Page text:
The Removal of Credit Ratings from Capital Regulation: Implications for Systemic Risk
Kathleen Weiss Hanley
Lehigh University - College of Business & Economics
University of Nebraska - Lincoln
July 1, 2014
We examine whether removing references to credit ratings from regulations, as mandated by the Dodd-Frank Act, affects the transmission of systemic risk through the asset liquidation channel. We analyze an initiative to reduce reliance on ratings for capital adequacy assessment in the insurance industry and its effect on insurers’ investment and financing decisions. After the change, insurers are less likely to repair regulatory capital by selling distressed MBS, gains trading corporate bonds, or raising external capital. However, the new regime allows insurers to purchase more low-rated MBS. Thus, the initiative may limit systemic risk transmission through the asset liquidation channel, but at the expense of more risk-taking than prudential regulators may prefer.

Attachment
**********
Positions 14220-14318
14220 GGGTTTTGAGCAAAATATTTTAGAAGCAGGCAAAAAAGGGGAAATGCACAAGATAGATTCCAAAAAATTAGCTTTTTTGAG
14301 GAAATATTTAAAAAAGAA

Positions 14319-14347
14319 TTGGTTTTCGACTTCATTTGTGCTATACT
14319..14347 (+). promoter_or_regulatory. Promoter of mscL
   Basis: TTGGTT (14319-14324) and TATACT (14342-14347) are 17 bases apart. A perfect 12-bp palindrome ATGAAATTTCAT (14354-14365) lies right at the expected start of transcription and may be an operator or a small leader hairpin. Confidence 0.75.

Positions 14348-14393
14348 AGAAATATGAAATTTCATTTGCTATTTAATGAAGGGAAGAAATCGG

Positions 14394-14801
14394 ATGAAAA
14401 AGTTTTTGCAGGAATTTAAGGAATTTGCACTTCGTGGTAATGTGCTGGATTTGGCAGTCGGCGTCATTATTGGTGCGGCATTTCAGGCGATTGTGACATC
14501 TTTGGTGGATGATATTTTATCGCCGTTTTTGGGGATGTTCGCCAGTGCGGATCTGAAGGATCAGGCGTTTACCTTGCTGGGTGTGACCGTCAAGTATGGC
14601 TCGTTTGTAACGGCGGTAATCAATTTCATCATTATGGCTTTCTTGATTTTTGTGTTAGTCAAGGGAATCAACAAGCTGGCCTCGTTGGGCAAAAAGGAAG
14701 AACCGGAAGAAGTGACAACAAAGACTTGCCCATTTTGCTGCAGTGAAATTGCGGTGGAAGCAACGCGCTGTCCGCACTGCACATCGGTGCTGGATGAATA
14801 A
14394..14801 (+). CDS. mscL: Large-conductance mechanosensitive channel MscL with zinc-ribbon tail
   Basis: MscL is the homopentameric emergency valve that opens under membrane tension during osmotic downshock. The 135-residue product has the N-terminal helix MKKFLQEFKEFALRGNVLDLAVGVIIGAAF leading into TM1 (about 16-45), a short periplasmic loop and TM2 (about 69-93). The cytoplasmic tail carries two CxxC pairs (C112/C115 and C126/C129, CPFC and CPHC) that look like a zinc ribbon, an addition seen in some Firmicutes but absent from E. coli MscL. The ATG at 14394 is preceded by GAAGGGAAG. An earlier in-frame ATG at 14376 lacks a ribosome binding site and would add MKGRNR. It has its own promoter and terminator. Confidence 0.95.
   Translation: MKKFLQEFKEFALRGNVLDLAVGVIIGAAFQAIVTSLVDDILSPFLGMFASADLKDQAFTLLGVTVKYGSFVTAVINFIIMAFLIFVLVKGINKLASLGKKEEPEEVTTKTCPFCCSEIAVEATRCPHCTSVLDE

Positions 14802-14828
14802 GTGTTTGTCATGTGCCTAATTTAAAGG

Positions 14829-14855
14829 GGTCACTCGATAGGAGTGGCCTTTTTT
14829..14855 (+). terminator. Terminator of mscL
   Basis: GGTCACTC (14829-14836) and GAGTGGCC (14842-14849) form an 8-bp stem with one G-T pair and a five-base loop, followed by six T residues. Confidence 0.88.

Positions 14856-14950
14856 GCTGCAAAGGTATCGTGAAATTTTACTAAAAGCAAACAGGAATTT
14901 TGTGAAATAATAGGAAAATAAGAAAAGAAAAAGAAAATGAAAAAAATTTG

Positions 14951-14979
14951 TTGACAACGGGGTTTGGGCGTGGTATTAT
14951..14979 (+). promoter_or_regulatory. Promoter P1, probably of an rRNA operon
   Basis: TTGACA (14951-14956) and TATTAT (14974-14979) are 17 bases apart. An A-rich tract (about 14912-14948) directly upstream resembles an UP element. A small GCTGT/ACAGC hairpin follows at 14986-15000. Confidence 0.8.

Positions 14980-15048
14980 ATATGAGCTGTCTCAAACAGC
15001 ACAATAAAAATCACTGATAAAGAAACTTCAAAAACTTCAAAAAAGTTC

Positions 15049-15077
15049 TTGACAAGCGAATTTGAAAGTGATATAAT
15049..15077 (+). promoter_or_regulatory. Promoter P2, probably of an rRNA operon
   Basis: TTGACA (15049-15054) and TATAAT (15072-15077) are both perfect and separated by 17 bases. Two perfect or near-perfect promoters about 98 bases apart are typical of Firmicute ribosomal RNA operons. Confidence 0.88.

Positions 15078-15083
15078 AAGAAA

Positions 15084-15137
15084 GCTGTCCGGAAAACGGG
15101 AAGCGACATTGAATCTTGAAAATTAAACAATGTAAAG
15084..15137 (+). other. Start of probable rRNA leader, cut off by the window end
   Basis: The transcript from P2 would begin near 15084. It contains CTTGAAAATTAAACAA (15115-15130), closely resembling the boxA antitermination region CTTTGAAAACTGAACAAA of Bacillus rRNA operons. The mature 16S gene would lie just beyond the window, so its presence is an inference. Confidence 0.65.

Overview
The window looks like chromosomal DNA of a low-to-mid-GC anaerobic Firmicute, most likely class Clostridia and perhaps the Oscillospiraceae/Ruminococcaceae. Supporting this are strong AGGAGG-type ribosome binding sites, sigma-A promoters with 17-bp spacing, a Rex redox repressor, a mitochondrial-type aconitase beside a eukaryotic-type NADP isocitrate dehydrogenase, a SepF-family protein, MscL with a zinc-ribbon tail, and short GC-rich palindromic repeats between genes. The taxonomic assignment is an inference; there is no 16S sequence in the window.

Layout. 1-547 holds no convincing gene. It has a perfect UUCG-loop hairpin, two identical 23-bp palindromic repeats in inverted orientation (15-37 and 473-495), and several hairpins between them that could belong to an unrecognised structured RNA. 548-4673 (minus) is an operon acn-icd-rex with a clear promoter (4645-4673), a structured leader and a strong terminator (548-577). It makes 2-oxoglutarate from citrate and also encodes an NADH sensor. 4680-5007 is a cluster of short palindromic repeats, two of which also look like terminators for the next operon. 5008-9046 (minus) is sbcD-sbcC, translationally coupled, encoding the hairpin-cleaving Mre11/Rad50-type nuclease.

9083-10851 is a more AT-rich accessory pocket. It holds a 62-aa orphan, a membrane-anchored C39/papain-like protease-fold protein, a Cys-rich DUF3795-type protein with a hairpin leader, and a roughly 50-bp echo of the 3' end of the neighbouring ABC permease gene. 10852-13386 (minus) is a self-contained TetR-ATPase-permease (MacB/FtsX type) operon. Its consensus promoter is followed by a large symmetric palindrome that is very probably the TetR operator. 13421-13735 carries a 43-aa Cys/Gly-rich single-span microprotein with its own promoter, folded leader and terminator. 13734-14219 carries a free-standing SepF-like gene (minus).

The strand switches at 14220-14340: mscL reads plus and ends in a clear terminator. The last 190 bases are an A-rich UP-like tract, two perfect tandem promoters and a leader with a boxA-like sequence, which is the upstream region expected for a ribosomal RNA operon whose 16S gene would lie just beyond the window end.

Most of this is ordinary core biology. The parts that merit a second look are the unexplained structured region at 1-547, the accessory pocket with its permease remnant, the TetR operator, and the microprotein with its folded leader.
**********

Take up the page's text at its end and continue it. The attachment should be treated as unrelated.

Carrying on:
Number of Pages in PDF File: 54
Keywords: Credit Ratings, Systemic Risk, Capital Regulation, Dodd-Frank Act, Insurance Industry, RMBS, CMBS, Corporate Bonds, FSOC
JEL Classification: G22, G28, G31
Date posted: November 20, 2013 ; Last revised: September 12, 2014
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